Guam’s future is 17 months old, 27 inches tall and living large. Her mother watches patiently as “Future” wanders around the reception area introducing herself confidently to perfect strangers.
Make no mistake; mom may only be about 5 feet 4 inches tall and very petite, but the aura she projects is that of a 9-foot tall, 2,000-pound mother grizzly bear on guard duty.
“Future” is the next generation of Guam’s children, who have a rough road ahead of them.
As “Future” wanders around, she is not aware of the fact that unless things change dramatically, her generation will be the first generation that will not be healthier than her parents’ generation as the rates of chronic diseases like cancer, diabetes, high blood pressure and cardiac illness continue to climb. Her generation will not live longer than her parents’ generation.
Dad comes into the office with all the charm and facial expressions of a Samurai warrior in full battle armor as he does a risk assessment of the crowd in the reception area. Satisfied no dangers lurk nearby, he baby-steps as he follows “Future” around the reception area as she continues to explore and meet new people.
Soon “Future” demands a toy from the “magic pink” backpack being carried by the Samurai warrior. As they start to play a secret game known to only the two of them, the Samurai warrior transforms into a giant teddy bear (still dressed in armor). They laugh and play. A smiling mother grizzly watches them play — not lowering her guard for a second.
“Grizzly Mom” calls grandpa letting him know when she will bring “Future” over. She is lucky that her extended family is involved helping raise “Future.” A growing number of Guam households are multi-generational as the cost of housing and rentals makes it hard for younger people working in low wage service sector jobs to find affordable housing.
Unless things change dramatically economically on Guam, “Future’s” generation will not have the quality of life her parents’ generation has.
The cost of living on Guam right now is very high and climbing at double digit rates annually. Currently, it takes a base wage of $27.63 per hour for a family of four to cover the basic needs, including rent, utilities, food and transportation. With Guam’s tourism-based economy, very few jobs offer $27.63 an hour forcing many people to hold down multiple jobs, and apply for one r more of the public assistance programs like WIC, SNAP, MIP or Section 8 housing just to be able to cover the basics of living on Guam.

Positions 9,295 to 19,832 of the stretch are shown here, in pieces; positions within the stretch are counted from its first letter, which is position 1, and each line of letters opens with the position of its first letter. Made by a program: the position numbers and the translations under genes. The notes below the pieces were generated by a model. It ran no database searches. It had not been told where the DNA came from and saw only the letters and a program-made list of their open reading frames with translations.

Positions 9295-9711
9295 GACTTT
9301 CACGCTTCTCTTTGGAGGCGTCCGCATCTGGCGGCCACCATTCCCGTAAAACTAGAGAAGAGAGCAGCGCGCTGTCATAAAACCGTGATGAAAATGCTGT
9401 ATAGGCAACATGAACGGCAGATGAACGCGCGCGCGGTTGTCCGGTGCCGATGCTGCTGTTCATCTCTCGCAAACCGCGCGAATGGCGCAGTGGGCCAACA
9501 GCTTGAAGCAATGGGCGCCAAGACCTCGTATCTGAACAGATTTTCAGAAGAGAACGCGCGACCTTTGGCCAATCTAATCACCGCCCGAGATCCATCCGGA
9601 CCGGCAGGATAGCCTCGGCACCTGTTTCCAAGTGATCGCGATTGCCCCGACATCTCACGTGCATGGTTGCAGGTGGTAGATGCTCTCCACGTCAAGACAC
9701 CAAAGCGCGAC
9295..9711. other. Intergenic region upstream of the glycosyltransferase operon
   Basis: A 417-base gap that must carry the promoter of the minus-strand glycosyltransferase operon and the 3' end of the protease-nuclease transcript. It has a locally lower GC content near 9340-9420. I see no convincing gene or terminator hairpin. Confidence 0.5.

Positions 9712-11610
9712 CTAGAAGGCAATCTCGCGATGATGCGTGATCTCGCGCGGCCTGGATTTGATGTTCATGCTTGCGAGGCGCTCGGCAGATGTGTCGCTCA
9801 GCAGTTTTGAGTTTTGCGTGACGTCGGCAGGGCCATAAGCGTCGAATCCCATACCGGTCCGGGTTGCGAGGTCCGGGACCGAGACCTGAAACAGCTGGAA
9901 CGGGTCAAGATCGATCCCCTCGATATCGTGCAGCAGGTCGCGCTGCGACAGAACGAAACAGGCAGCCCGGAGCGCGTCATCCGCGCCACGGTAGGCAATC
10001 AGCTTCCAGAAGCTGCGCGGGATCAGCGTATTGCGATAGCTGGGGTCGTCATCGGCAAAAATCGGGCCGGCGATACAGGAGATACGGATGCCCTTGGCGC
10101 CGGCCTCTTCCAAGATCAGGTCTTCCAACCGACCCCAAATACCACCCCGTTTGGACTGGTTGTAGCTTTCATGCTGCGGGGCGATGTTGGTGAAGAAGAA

A look at two-bedroom apartments show that rents in the Tamuning area start around $1,300 a month. For people working in low wage service sector positions, it often takes one job to pay the rent, a second job to pay utilities and a third job to pay for everything else. Many younger people unable to find affordable housing are putting off getting married or starting families citing lack of affordable housing as the reason.
As “Future” plays with the Samurai, she’s not aware that unless her grandparents own a lot of land, she will probably not be able to buy a house on Guam by the time she gets married. At the rate housing costs are going up, it is more likely that she will either leave Guam after graduation for greener pasture or join the military.
Guam’s economy is rapidly following the path blazed by Hawaii’s economy starting in the 1970’s as their tourism industry took off with the advent of “cheap jet plane airfares.” Guam’s tourism economy benefits from an increase in discount seats subsidized by Guam Visitors Bureau, as the agency works to bring more tourists to Guam.
Along with the growth visitor counts is a corresponding growth in the number of low wage service sector jobs as new hotels come on line. Tourism industry jobs are mostly low skilled and low waged, and a lack of labor unions keep them that way.
There are several reasons why the cost of housing is rising almost as fast as the housing cost in Honolulu. The lack of new and affordable units being built is keeping the supply low. This is because many developers are building higher end luxury rental units targeting the very generous military housing allowance. Another reason for shrinking supply of affordable rentals is the Guam Housing and Urban Renewal’s (GHURA) demand for rental units in desirable locations to meet the growing demand for qualified Section 8 clients. Many landlords/owners find it easier to deal with GHURA as the client instead of a person with several jobs who periodically makes late payments on the rent.
Leasing rental units to GHURA reduces the number of affordable units for the working poor who don’t qualify for Section 8 programs.
Unless things change dramatically at the government policy level, by the time “Future” enters the workforce there will be very few middle-class jobs available. If she wants to get married and have a family, she will have to decide between having several low wage service sector jobs, joining the military, or moving to the mainland where there are more employment options and better “quality of life” living options as well.
“Future” and others like her is the reason why, we as adults, need to fight harder to get control of the legislature and start introducing policies that will help improve the quality of life on Guam. Unless we take control of our government out of the hands of professional politicians and politically well-connected insiders, the little girl I enjoy watching explore the reception area will be Utah’s, or Arizona’s, or South Carolina’s future.
Ken Leon-Guerrero is the spokesperson of Guam Citizens for Public Accountability. Send feedback to email@example.com
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